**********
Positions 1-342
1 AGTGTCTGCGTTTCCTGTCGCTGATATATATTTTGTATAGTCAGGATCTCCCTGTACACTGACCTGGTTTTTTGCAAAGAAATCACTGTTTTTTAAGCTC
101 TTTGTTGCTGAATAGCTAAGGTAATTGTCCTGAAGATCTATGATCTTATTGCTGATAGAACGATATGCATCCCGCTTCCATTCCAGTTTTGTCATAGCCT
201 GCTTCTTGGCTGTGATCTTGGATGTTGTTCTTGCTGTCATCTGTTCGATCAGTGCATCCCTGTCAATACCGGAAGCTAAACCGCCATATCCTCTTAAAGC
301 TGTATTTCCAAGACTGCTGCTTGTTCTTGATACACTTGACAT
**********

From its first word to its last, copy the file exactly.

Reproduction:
Positions 1-342
1 AGTGTCTGCGTTTCCTGTCGCTGATATATATTTTGTATAGTCAGGATCTCCCTGTACACTGACCTGGTTTTTTGCAAAGAAATCACTGTTTTTTAAGCTC
101 TTTGTTGCTGAATAGCTAAGGTAATTGTCCTGAAGATCTATGATCTTATTGCTGATAGAACGATATGCATCCCGCTTCCATTCCAGTTTTGTCATAGCCT
201 GCTTCTTGGCTGTGATCTTGGATGTTGTTCTTGCTGTCATCTGTTCGATCAGTGCATCCCTGTCAATACCGGAAGCTAAACCGCCATATCCTCTTAAAGC
301 TGTATTTCCAAGACTGCTGCTTGTTCTTGATACACTTGACAT